My father left his wife and two kids on Christmas day in 1971. I was four. My brother was ten. In the years that followed, the three of us always celebrated together on Christmas Eve. Christmas day was a solitary but exciting affair, when the one unwrapped present from Santa (and the only toy) arrived under the tree. My mother was never there, under the tree with us, on Christmas morning.
I have absolutely zero memories of Christmas as a family of four, and there are no pictures remaining to help me remember. The memories I do carry with me are the ones my mother tried so desperately, without much money, to create. Upon our arrival home from Christmas Eve service, my mother would light a fire, as well as every last candle in the house, and turn off all the lights. It was like magic to me, this candle-lit time, when the ordinary became mysterious and cast shadows on the wall. My mother, my brother, and I would then gather in the front room to open our presents.
Perhaps it was because there were so few of them, or perhaps it was because there were so few of us, or perhaps it was because my mother was trying to savor these few brief moments of her children's happiness. Whatever the reason, we opened our gifts slowly, one at a time, with reverence. Gifts from our mother were always hand-made items (or necessities), and I'm absolutely certain that my brother and I never rewarded her fully with the joy she had hoped to see on our faces. I have asked her forgiveness for this more times than I can count. If it's any consolation, Mom, I still have my skirt with the elaborately embroidered Holly Hobbie on it, and I know that my brother's giant stuffed brontosaurus still lives somewhere (if only in his mind).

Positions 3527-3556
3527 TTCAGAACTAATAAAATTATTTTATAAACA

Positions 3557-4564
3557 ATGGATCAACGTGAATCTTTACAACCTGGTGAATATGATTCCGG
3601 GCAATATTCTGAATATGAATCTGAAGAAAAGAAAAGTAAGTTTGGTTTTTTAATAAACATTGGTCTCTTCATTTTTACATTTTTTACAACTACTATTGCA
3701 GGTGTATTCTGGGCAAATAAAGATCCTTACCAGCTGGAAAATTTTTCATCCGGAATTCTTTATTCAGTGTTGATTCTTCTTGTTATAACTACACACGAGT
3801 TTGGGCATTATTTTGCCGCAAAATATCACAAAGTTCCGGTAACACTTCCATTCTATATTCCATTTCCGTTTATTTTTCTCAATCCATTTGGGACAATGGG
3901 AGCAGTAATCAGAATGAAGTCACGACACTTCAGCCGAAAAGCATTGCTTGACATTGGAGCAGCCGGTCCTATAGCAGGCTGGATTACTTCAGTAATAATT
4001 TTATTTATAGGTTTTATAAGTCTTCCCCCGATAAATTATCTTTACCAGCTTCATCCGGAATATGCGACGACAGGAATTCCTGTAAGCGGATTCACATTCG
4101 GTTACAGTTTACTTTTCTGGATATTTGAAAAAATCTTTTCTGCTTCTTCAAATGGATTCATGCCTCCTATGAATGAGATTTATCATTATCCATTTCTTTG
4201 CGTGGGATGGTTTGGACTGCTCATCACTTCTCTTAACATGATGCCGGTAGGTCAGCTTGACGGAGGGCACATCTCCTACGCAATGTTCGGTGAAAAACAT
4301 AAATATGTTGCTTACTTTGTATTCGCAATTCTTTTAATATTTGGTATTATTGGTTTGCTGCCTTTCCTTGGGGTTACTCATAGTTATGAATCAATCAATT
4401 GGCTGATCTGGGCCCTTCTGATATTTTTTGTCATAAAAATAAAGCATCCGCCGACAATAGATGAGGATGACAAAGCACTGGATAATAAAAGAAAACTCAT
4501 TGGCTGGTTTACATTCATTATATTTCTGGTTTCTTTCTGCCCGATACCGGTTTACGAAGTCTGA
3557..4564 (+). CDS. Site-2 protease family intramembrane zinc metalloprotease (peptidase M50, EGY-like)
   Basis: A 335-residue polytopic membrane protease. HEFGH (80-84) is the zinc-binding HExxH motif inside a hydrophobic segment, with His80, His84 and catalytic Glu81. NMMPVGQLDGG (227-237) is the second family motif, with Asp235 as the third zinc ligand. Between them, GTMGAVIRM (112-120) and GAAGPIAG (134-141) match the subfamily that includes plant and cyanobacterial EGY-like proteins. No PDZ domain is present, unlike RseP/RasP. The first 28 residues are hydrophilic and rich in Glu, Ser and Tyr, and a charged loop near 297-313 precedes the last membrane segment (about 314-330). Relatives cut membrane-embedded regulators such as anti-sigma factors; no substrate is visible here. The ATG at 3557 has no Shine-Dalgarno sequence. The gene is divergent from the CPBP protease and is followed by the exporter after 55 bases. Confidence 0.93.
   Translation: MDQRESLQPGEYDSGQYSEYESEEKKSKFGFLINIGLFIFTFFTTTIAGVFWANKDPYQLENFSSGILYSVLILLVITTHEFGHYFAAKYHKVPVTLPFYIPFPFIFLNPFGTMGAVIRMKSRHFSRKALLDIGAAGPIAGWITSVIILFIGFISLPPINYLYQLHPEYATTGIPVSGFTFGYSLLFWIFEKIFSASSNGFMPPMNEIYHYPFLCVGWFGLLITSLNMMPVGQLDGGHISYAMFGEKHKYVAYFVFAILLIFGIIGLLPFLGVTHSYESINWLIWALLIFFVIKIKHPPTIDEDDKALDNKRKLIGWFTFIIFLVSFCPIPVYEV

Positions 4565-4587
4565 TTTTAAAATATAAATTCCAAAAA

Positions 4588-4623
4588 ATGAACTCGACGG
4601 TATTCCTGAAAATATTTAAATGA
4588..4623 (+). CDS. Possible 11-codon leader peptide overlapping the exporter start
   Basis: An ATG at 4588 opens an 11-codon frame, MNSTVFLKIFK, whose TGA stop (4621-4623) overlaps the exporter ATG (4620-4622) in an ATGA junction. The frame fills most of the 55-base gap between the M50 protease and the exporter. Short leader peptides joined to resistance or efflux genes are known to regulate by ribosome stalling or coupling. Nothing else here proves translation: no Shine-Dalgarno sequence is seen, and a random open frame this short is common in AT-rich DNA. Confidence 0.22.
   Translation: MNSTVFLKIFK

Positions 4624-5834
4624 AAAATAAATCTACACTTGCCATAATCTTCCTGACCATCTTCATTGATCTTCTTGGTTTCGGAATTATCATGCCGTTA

It's only now, as a mother of a seven and eight year old, that I can truly appreciate the sleep she must have sacrificed to get those presents under the tree for us. It's only now that I am grateful that she informed my world not with mounds of material things, but with gifts of time and talent. It's only now that I can see how my sense of tradition has carried over into how I raise my own boys.
And it's only now that I am able to recognize her pain and sorrow behind the candlelight during those years. She could have given in to misery and self-pity every Christmas, but she chose to make it special for us, using her sheer will to make it so.
And I am absolutely certain that this melancholy feeling, along with my desire to overcome it with candlelight and small things and willpower, is something I must have learned from her.